Dimitris Anastassiou, Ph.D.
Past Research: Dr. Anastassiou’s previous research interests have been in the area of digital signal processing and information theory with emphasis on the digital representation of multimedia signals, with contributions to the international digital television coding standard, MPEG-2. He is the founder and previous Director of Columbia University’s Image and Advanced Television Laboratory. He is now Director of Columbia University’s Genomic Information Systems Laboratory, in the Columbia Genome Center, and his research is exclusively focused on using his expertise in several traditional engineering disciplines to the emerging field of genomics.
Current Research: The emphasis of the new laboratory is in the area of analysis and simulation of complex systems resulting from networks of mutually interacting biomolecular processes and leading to the coordinated timing of multiple gene activation events. Such processes include gene expression and regulatory pathways, signal transduction, metabolic pathways, cell cycles, membrane transport, cell-to-cell interactions, as well as integrative models of multiple processes. For example, the outputs of gene regulatory networks can be seen as “scripts” – series of coordinated and well-timed events of activation or deactivation of genes, resulting in the assembly of complex “protein machines” at the nanoscale, and the resulting execution of essential cellular processes. In a real sense, these processes are an example of “nanotechnology in action,” and their assembly and operation can conceivably be controlled using quantitative analysis and properly modifying of external stimuli and initial conditions in the describing systems. This formulation is in accordance with the vision of “systems biology”, in which molecular biology and medicine are treated quantitatively as information sciences, and investigated according to a “system-based” approach involving information transfer through intracellular molecular interactions.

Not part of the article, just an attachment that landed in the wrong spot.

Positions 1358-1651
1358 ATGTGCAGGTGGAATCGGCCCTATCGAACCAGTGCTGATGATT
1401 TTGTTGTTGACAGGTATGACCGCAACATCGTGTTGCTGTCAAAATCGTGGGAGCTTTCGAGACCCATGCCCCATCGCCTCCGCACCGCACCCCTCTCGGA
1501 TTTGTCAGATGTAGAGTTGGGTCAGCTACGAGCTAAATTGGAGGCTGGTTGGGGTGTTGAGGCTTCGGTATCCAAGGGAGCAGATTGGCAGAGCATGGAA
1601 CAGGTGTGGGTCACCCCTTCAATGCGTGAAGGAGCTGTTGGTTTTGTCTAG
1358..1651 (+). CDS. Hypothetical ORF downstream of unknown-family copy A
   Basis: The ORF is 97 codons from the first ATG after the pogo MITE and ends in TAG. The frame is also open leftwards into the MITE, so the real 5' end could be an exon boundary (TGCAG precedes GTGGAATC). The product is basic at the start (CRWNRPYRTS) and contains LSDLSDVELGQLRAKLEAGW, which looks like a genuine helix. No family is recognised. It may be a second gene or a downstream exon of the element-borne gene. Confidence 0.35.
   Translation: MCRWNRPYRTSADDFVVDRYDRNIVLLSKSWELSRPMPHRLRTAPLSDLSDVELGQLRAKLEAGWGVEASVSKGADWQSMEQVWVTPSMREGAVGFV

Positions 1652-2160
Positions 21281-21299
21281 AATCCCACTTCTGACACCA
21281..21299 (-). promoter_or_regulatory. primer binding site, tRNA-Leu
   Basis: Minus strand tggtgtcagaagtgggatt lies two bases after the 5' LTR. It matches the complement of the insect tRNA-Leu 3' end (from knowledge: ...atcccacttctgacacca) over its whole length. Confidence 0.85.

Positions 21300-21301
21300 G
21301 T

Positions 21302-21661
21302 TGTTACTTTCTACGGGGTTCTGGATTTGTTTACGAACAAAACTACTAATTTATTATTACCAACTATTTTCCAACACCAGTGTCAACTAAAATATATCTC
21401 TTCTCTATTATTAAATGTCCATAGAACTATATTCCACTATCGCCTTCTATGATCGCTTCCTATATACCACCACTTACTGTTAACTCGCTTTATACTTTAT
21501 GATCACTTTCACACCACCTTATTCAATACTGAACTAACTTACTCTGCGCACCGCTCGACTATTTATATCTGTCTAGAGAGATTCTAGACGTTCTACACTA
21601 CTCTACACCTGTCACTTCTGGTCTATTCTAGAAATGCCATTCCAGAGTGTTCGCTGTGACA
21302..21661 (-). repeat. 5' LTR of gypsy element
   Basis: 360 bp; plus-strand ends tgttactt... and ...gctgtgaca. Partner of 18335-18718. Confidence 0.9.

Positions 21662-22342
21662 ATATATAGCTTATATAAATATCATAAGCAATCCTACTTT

Networks of biomolecular interactions are typically modeled by a system of a large number of nonlinear differential equations. At sufficiently high temporal resolution, average rates are replaced by discrete biomolecular events. For example, transcription initiation events in a particular gene can be modeled as “spike trains” in a manner reminiscent of the neural spike trains.
Quantitative analysis is prohibitively complex but can be aided by various models familiar to engineering research. For example, pathways involved in cellular signaling and gene regulatory networks can be modeled as neural networks, or as telecommunication networks that can be analyzed with several probabilistic approaches (such as queuing networks) already familiar to the telecommunications network research community in electrical engineering and computer science; or, by hardware circuit simulation using VLSI technology directly implementing such complex systems.
Developmental pathways that give rise to disease such as cancer may sometimes be strongly related with malfunctioning of such networks. By analyzing the networks as systems (as opposed to merely examining the causal effect of individual nodes in isolation of the others), we are augmenting the set of potential drugable targets, conceivably providing new avenues for therapeutic drug design. Such research relies upon the expertise of cancer biologists, and the assistance of supercomputing simulation facilities, as the mathematics involved in such pathways are prohibitively complex.
One way of addressing complexity is by simulating system behavior using parallel supercomputers, in which processors are associated with network nodes. In such network simulations, orderly outputs occasionally emerge in ways that cannot be predicted or understood in advance. Supercomputers offer the possibility of planned experimentation and observation patterns that can be interpreted at a later time. Such simulations will be implemented on forthcoming IBM “Regatta-H” computers that will be installed at the Columbia Genome Center and will be available for other computational needs of researchers in the Center. These are large consolidated machines based on the forthcoming “Power-4” processors, featuring minimal communication latencies among processors, so they are ideally suited for the needs of the laboratory.
D. Anastassiou, “Frequency-Domain analysis of Biomolecular Sequences,” Bioinformatics, vol. 16, no.12, December 2000, pp. 1073-1081.
D. Anastassiou, “Genomic Signal Processing”, IEEE Signal Processing Magazine, magazine theme article, July 2001.
D. Anastassiou, “DSP in Genomics”, Proceedings, IEEE International conference ICASSP 2001, Salt Lake City, Utah, May 2001.
D. Anastassiou, “Digital Signal Processing of Biomolecular Sequences”, Technical Report EE000420-1, April 2000.